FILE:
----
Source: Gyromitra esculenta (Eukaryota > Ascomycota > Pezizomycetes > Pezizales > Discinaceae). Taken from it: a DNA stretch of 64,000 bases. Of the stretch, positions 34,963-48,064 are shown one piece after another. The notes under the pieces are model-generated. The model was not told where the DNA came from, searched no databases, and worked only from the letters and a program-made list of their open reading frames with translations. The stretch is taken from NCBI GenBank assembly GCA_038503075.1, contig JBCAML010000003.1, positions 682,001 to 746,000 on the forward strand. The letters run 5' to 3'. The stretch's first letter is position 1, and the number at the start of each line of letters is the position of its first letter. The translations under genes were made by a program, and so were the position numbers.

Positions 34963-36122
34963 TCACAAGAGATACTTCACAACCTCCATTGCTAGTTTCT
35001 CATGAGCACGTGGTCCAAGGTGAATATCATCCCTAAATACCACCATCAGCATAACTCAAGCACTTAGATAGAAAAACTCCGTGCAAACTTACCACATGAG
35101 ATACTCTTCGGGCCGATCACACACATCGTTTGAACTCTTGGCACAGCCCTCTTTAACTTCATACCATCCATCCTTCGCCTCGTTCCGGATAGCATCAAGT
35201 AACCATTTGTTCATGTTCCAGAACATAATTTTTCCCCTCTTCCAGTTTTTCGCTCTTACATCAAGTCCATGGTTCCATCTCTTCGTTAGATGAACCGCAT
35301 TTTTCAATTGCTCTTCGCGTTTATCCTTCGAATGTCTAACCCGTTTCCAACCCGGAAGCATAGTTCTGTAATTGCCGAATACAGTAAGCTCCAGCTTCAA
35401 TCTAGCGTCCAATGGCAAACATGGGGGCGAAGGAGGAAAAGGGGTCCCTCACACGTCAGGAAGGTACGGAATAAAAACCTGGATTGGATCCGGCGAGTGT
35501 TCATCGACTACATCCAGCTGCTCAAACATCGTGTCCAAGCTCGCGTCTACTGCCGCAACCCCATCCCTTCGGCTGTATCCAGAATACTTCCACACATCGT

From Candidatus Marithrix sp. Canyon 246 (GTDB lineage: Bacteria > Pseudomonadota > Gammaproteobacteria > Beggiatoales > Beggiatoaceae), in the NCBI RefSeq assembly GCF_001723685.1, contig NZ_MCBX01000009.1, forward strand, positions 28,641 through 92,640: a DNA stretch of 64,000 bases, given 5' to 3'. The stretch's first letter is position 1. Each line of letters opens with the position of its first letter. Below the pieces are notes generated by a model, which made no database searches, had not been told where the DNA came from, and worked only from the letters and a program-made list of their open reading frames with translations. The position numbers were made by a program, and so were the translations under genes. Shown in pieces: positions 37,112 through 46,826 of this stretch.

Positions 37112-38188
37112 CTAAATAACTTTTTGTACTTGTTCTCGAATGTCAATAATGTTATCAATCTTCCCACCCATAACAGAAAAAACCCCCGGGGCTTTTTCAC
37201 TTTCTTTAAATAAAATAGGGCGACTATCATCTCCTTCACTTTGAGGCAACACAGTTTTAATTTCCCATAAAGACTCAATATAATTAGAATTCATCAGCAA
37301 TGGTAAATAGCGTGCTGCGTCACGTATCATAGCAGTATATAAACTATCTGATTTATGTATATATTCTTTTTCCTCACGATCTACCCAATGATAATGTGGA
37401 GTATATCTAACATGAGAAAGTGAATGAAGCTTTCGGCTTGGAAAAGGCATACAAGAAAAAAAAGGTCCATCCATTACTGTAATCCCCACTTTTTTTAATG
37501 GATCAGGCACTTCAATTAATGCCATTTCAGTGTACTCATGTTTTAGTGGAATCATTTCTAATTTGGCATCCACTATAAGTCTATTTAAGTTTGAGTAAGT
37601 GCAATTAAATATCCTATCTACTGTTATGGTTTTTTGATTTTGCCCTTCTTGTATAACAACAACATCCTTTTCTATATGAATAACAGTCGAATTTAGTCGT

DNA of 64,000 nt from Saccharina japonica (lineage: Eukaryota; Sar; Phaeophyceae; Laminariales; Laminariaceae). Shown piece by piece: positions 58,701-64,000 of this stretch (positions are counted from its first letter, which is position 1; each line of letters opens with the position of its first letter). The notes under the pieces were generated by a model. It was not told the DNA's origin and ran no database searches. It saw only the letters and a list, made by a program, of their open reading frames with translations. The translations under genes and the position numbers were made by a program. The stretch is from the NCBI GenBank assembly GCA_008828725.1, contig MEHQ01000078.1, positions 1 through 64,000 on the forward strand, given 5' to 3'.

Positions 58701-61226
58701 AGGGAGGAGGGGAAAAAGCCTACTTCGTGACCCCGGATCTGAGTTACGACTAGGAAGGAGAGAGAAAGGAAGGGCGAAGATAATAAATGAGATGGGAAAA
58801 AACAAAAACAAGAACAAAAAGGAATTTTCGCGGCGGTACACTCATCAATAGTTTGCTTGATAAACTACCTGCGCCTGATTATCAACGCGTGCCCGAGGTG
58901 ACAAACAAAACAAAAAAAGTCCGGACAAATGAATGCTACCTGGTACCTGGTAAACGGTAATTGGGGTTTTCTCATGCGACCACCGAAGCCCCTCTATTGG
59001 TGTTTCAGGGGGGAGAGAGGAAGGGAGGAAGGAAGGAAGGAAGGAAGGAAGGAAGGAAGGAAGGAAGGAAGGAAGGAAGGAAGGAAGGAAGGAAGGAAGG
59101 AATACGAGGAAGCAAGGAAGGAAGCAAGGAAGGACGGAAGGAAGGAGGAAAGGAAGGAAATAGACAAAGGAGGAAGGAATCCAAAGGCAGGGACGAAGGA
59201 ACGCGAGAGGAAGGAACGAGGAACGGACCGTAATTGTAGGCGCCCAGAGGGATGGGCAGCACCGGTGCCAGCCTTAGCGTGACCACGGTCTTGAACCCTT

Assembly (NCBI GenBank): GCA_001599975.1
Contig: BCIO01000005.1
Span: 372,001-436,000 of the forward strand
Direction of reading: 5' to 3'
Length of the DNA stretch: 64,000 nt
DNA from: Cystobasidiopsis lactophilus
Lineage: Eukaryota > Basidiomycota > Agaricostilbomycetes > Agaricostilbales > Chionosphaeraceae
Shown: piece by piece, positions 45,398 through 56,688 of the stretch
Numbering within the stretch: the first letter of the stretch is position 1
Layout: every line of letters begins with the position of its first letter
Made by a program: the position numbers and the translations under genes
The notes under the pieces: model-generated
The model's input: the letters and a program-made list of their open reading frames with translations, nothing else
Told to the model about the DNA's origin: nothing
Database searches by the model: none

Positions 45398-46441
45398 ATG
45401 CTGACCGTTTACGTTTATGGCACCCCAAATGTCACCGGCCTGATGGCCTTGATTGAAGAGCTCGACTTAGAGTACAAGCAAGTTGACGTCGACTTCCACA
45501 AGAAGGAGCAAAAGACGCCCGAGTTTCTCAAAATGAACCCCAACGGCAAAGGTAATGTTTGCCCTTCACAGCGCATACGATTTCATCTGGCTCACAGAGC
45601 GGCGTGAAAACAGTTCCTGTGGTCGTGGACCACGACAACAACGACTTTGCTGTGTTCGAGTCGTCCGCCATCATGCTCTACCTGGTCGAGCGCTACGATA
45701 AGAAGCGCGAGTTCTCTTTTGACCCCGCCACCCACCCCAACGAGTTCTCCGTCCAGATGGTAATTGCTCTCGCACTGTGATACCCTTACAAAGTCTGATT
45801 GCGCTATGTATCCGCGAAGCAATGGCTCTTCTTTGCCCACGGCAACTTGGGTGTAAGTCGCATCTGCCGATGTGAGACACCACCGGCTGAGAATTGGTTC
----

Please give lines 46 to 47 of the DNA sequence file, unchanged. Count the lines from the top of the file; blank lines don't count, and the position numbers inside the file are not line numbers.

45701 AGAAGCGCGAGTTCTCTTTTGACCCCGCCACCCACCCCAACGAGTTCTCCGTCCAGATGGTAATTGCTCTCGCACTGTGATACCCTTACAAAGTCTGATT
45801 GCGCTATGTATCCGCGAAGCAATGGCTCTTCTTTGCCCACGGCAACTTGGGTGTAAGTCGCATCTGCCGATGTGAGACACCACCGGCTGAGAATTGGTTC